Magnetic Particle Inspection
Magnetic Particle Inspection is a method of locating surface and subsurface discontinuities is ferromagnetic materials. It depends on the fact that when the material or part under test is magnetized, magnetic discontinuities that lie in a direction generally transverse to the direction of the magnetic field will cause a leakage field, and therefore the presence of the discontinuity, is detected by the user of finely divided ferromagnetic particles applied over the surface, with some of the particles being gathered and held by the leakage field. This magnetically held collection of particles forms an outline of the discontinuity and generally indicates its location, size, shape, and extent. Magnetic particles are applied over a surface as dry particles, or as wet particles in a liquid carrier such as water or oil.
Nonferromagnetic materials cannot be inspected by magnetic particle inspection. Such materials include aluminum alloys, magnesium alloys, copper and copper alloys, lead, titanium and titanium alloys, and austenitic stainless steels.
Limitations: There are certain limitations to magnetic particle inspection the operator must be aware of; for example, thin coatings of paint and other nonmagnetic coverings, such as plating, adversely affect the sensitivity of magnetic particle inspection.
Liquid Penetrant Inspection
Liquid Penetrant Inspection is a nondestructive method if revealing discontinuities that are open to the surfaces of solid and essentially nonporous materials. Indications of a wide spectrum of flaw sizes can be found regardless of the configuration of the work piece and regardless of flaw orientations. Liquid penetrants seep into various types of minute surface openings by capillary action. Because of this, the process is well suited to the detection of all shrinkage areas, laminations, and similar discontinuities. It is extensively used for the inspection of wrought and cast products of both ferrous and nonferrous metals, powder metallurgy parts, ceramics, plastics, and glass objects.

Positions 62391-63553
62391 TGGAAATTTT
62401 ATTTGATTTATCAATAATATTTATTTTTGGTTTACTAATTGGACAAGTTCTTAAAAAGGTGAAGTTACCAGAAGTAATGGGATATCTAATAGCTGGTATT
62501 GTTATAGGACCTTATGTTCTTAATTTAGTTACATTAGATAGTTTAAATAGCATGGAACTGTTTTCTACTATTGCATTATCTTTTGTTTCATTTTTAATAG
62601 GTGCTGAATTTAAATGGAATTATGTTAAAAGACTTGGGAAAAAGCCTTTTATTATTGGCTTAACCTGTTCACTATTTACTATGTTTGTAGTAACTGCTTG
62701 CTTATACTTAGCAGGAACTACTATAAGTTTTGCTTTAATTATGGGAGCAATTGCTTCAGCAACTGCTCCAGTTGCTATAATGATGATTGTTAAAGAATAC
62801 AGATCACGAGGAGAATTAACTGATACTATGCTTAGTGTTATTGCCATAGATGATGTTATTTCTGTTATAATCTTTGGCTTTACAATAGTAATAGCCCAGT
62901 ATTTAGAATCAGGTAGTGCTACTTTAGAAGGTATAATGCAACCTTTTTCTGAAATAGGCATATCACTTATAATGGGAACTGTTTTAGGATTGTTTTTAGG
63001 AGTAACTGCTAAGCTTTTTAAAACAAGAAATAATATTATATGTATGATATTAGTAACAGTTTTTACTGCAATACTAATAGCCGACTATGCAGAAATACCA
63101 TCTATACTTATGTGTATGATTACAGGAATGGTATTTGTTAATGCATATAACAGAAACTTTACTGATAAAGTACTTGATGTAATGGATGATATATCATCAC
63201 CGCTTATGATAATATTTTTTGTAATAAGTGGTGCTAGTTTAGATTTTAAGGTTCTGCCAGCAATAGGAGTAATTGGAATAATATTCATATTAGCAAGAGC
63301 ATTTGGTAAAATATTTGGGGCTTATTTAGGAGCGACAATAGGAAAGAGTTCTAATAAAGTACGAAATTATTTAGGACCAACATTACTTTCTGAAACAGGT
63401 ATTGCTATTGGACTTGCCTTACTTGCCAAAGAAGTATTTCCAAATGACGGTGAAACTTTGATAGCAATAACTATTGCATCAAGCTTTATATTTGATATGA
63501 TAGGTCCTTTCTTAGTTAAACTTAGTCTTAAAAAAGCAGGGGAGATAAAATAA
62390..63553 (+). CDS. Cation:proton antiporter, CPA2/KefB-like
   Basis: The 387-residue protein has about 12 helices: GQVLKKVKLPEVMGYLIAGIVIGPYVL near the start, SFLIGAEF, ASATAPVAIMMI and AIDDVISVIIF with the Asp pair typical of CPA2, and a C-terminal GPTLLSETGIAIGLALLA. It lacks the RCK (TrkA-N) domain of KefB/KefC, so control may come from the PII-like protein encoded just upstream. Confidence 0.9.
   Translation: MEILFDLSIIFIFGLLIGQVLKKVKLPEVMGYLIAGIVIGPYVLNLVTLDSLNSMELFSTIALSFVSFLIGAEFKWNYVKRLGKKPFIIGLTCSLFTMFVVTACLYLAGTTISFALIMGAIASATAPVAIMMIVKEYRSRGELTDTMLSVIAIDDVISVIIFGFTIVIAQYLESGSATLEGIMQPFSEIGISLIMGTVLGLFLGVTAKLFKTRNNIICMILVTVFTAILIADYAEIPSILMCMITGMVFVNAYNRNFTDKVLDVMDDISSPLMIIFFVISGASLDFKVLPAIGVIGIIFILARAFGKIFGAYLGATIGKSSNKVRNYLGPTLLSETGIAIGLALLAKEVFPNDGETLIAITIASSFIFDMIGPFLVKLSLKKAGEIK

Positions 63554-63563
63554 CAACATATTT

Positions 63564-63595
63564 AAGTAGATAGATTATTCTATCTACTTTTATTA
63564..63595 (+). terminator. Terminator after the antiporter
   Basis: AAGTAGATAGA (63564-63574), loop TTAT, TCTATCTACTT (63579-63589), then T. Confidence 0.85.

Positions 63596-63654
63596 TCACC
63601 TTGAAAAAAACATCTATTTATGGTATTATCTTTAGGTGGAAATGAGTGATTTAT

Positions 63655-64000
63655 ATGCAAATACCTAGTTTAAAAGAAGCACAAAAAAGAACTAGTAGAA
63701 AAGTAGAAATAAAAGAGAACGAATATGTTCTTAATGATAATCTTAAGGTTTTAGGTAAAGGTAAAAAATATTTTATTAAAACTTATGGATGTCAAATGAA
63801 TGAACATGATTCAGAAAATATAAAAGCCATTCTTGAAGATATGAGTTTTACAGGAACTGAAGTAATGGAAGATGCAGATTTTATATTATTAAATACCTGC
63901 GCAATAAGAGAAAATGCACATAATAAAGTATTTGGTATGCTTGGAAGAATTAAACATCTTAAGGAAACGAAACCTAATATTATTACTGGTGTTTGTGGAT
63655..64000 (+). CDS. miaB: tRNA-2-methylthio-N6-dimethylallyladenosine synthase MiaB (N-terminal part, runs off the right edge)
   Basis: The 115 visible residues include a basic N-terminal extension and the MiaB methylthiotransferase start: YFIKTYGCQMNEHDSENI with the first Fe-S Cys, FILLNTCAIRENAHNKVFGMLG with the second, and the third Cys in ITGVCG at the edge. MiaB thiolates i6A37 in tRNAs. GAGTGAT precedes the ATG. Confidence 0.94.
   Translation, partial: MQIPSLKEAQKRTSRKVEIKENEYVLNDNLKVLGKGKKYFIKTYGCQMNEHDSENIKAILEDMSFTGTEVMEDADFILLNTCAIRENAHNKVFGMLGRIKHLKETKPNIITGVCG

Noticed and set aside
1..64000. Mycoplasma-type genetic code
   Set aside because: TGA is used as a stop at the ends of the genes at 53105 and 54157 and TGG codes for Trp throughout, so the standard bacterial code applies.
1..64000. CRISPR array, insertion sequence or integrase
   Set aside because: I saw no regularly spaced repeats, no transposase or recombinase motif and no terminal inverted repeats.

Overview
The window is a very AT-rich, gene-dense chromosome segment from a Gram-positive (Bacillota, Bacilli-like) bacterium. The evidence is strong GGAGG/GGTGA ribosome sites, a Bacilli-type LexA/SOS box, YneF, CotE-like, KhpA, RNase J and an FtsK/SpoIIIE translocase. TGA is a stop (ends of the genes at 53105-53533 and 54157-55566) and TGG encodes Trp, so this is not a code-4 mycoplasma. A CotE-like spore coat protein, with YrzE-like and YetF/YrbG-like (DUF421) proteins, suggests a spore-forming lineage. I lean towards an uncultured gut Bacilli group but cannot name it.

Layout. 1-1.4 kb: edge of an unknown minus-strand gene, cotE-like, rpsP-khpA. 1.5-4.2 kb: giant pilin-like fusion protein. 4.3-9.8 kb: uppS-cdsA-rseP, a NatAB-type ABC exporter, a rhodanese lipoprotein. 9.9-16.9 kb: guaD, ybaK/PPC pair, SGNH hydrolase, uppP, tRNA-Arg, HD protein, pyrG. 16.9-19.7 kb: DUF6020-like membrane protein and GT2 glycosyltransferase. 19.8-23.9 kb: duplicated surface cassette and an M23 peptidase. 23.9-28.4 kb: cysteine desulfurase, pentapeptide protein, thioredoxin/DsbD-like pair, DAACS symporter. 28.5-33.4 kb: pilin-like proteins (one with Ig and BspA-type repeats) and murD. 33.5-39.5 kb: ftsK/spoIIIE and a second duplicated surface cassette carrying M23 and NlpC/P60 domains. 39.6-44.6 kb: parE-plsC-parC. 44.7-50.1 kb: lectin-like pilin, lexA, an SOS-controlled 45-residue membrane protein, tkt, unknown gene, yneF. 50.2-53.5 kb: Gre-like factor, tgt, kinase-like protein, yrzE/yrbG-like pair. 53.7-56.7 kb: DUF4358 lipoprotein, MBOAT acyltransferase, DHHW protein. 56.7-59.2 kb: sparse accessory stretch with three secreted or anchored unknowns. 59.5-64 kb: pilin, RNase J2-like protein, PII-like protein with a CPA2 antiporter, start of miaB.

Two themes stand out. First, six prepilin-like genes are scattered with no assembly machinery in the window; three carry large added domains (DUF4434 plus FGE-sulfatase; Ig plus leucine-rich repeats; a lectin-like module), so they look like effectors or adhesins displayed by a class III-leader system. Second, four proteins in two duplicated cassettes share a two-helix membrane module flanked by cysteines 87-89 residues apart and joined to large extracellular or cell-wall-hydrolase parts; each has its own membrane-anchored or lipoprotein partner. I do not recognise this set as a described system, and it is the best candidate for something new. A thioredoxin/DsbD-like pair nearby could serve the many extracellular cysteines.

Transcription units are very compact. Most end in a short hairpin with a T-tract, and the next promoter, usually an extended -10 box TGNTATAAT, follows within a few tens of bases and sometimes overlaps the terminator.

The Liquid Penetrant method does not depend on ferromagnetism (as does, for example, magnetic particle inspection), and the arrangement of the discontinuities is not a factor. The Penetrant method is effective not only for detecting surface flaws is nonmagnetic metals but also for revealing surface flaws in a variety of other nonmagnetic materials. Liquid Penetrant Inspection is also used to inspect items made from ferromagnetic steels; generally, its sensitivity is greater than that of magnetic particle inspection.
Portable Equipment: For occasional inspections, especially in the field, where equipment portability is necessary, minimal kits for either visible or fluorescent penetrant inspection are commercially available. (Generally, portable penetrant applications are limited to localized areas or spot inspections rather than entire part surfaces.)
Such a kit for visible penetrant inspection work includes a precleaner, a penetrant, and a penetrant remover and developer, all in pressurized spray cans. Penetrant removal requires wiping with lint-free cloths or paper towels.
A similar kit is available for fluorescent work; a precleaner, a penetrant, penetrant remover and developer are likewise supplied in pressurized cans. Cleaning is accomplished by wiping with lint-free cloths or paper towels. This kit includes a small portable black light for conducting the inspection.
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